Politics benefits when those with direct, real experience of issues engage and we have seen that with the efforts of Marcus Rashford MBE who has worked tirelessly to highlight the issue of food poverty.

This important work, including the possible extension of food vouchers was debated in Parliament this week. Food vouchers were provided when schools were shut and unable to provide free school meals. Thankfully and in no small part due to the work of our teachers our schools have been able to reopen, allowing for a full return of free school meals.

Marcus Rashford’s taskforce rightly understands tackling food poverty is more than just a temporary extension of free school vouchers, which aren’t easily able to be targeted at those in most need. The taskforce has set out the three proposals and rightly the Government as part of its National Strategy for Food will work on these.

I too have personal experience of this issue and it has driven much of my work in Parliament. Issues either I have directly been involved in, or we should address – they are wider, much wider than we saw in the debate. What is clear, no child should ever go hungry.

The single biggest issue is money. Yes, to provide immediate help our £9.3bn of extra support has: delivered a Universal Credit increase of £20 a week, an increase in the Local Housing Allowance, worth typically £600 per year and we have provided £500m of additional Local Welfare Support. However we need to unlock the £2.7bn a year of unclaimed benefits. 700,000 (often the most vulnerable) families miss out on an average of £270 per month. This is for a variety of reasons: complexity of benefits, sudden changes in circumstances (health, job loss, housing, family break-up etc) or simply being overwhelmed.

We are making progress. UC has merged six benefits into one. Rather than having to navigate DWP, HMRC and the Local Authority (where all too often people fell between the cracks) they now have one point of contact. We have also removed cliff edges, where under Tax Credits you were at risk of losing all financial support – leaving you worse off through no fault of your own.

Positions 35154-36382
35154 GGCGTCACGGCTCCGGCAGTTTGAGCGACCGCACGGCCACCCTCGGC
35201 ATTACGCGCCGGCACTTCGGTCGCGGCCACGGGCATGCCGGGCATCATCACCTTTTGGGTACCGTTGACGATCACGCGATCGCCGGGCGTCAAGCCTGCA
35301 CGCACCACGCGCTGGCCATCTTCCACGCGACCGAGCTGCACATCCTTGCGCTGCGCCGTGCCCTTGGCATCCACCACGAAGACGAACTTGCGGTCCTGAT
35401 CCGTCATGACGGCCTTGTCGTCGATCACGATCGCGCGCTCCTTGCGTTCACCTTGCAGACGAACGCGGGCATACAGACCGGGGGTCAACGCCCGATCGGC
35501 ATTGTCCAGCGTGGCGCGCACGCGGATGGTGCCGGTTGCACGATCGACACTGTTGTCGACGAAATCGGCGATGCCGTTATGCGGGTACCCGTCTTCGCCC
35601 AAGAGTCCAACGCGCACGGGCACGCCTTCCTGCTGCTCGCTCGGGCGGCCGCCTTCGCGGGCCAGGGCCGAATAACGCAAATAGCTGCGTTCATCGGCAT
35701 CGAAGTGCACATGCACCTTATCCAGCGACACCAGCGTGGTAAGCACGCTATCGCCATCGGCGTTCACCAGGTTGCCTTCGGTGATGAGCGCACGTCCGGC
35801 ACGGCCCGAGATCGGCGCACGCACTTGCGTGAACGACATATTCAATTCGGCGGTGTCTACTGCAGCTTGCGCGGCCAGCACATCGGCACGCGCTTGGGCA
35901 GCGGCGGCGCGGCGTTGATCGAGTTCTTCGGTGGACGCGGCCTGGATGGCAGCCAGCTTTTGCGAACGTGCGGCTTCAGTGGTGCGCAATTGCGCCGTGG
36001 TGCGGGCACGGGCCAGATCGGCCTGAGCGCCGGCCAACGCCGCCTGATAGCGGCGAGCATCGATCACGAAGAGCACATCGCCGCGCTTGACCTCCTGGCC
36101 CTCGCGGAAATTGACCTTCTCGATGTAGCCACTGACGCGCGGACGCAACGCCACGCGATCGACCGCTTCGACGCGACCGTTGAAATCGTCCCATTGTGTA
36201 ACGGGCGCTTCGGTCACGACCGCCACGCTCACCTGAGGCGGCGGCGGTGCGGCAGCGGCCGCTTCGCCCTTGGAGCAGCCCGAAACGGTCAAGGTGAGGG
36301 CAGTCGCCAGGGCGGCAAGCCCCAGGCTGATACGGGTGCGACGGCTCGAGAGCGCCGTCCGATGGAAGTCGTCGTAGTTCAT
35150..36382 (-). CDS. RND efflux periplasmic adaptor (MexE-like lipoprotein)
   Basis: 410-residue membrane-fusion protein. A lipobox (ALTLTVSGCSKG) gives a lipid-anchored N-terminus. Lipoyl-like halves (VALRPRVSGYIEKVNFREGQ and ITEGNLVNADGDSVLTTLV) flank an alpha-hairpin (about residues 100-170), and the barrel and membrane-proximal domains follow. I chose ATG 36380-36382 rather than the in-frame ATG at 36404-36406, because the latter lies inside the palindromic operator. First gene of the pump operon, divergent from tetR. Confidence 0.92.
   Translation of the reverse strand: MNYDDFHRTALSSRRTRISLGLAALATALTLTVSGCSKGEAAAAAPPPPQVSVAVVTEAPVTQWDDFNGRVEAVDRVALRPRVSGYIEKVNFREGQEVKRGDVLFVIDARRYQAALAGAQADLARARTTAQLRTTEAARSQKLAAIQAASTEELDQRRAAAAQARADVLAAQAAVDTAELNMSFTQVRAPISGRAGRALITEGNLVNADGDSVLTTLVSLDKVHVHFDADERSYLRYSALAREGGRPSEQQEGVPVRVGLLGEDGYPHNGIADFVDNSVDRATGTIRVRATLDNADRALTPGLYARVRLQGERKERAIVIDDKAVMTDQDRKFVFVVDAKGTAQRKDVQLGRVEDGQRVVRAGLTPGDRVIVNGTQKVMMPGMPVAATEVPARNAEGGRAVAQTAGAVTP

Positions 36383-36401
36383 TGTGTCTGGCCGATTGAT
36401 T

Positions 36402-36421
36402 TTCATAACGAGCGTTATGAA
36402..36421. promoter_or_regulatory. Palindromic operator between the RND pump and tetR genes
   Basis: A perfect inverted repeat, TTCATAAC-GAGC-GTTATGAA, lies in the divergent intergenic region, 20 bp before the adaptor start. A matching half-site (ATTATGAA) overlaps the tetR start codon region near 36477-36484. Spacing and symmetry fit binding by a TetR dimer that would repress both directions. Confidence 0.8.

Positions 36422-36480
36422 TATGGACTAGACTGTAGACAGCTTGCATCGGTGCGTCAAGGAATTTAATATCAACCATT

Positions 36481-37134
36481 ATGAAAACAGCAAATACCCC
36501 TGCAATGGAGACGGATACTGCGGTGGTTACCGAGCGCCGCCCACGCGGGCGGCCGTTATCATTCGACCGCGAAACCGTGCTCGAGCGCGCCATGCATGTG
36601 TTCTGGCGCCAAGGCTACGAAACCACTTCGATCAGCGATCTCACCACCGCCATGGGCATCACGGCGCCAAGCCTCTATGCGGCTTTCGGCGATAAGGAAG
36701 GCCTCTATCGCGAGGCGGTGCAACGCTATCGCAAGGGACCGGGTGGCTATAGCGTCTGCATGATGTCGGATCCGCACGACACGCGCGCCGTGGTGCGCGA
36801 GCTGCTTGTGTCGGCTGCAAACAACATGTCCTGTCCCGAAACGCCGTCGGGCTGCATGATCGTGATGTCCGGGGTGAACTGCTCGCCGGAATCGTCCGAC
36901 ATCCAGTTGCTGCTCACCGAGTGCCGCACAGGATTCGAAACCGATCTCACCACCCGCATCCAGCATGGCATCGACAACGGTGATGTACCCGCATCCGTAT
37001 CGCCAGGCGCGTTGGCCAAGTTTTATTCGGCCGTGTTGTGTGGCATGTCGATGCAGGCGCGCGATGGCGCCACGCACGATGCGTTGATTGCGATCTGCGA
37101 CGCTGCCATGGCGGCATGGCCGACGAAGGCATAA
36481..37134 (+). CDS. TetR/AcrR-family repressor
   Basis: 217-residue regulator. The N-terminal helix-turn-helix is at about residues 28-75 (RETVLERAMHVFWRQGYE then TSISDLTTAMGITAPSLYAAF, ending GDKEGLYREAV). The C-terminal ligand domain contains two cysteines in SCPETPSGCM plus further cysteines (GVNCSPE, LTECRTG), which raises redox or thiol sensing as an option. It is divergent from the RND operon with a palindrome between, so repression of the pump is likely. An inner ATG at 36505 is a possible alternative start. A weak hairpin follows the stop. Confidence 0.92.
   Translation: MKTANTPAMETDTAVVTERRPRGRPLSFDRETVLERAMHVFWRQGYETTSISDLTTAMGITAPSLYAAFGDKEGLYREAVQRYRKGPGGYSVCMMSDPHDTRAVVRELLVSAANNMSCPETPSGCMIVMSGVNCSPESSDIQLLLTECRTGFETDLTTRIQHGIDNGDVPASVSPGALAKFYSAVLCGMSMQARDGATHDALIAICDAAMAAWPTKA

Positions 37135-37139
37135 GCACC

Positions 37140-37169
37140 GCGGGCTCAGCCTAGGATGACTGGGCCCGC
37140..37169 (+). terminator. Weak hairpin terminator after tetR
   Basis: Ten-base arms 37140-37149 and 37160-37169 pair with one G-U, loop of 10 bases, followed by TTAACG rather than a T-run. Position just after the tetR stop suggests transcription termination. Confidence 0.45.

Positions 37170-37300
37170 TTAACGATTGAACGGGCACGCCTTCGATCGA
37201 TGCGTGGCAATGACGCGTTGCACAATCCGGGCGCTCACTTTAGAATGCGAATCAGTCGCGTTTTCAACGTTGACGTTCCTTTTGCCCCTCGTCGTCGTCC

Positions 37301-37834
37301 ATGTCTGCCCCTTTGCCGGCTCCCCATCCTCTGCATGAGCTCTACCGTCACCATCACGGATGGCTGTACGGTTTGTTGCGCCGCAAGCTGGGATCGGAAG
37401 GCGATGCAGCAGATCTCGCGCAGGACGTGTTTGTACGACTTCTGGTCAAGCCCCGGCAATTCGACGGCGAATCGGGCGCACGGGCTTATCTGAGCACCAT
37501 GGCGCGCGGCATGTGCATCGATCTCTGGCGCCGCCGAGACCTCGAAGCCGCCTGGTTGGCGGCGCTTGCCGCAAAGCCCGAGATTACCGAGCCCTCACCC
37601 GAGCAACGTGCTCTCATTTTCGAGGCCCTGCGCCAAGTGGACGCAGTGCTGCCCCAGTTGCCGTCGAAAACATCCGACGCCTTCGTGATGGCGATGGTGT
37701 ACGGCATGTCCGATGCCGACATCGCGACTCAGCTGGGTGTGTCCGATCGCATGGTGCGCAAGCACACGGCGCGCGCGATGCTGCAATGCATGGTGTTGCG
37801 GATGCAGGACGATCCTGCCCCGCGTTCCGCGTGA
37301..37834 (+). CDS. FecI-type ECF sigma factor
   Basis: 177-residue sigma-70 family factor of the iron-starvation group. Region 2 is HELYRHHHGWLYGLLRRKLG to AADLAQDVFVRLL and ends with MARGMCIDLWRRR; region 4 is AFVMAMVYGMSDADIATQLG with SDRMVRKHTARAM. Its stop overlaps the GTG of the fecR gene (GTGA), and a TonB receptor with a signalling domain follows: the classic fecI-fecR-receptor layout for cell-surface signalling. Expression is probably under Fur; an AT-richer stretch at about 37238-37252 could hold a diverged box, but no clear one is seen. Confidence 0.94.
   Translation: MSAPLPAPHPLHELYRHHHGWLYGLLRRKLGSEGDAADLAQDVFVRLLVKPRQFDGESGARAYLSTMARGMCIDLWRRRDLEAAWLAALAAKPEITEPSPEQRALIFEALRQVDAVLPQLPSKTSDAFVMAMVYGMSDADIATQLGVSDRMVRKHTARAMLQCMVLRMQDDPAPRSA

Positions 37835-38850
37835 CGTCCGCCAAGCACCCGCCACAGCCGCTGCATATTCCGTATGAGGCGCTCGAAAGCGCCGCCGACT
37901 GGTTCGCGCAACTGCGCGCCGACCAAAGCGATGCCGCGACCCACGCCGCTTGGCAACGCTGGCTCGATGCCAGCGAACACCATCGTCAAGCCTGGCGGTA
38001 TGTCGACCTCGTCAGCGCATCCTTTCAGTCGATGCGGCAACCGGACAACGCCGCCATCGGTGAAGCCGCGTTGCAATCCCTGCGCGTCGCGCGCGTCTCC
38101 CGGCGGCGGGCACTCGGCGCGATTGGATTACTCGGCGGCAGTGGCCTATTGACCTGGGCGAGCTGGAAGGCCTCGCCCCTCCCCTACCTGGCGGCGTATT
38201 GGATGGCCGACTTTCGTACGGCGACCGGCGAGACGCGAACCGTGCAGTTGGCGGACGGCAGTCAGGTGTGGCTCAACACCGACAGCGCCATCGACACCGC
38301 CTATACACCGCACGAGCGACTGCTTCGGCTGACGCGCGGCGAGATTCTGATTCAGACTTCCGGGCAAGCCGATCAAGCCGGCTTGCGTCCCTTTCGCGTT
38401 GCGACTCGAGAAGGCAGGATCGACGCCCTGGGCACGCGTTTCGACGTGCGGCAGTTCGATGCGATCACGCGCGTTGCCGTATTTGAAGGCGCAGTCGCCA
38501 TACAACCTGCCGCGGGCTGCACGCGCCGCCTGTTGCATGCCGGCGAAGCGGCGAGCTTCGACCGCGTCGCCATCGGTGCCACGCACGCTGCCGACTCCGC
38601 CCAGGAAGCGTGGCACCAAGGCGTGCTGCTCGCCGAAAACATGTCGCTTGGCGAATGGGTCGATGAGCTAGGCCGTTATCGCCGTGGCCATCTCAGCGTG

We need to go further. I see through my own casework that some claimants still struggle to navigate the system. We could and should be providing an independent advocate to support them through the process.

We have started this with the £40m ‘Help to Claim’ support provided by Citizens Advice – but this isn’t enough. It should be physically available in every job centre. I am personally pushing this in Parliament.

For those in work we have rightly increased the National Living Wage well above inflation year after year, combined with our income tax threshold increases (the point you have to pay tax) – meaning those on the NLW working full-time are £4,200 per year better off.

This has been crucial for tackling poverty.

The taskforce also highlights the importance of School Holiday Camps. This is an issue I have long campaigned on. Our school facilities should be open for community benefit after school, and during holidays. This is important for all families, including those where parents are working – juggling childcare.

We should be removing hire costs (covered by the Sugar Tax) for any constructive activities for children (voluntary groups or camps) helping bring the costs down for working parents, and then providing complimentary spaces for those vulnerable children who will agree would benefit from wrap around support. The Government has started this with the summer activities and food programme supporting 50,000 children across 17 Local Authorities, but we need this extending rapidly – let’s get our schools facilities open and being used. Here in Swindon we have seen the success of Draycott Sports Camp and Ministers have met Mark Draycott.

I care passionately about this work – an issue that beyond the theatre of debates unites cross-party work. This is a priority.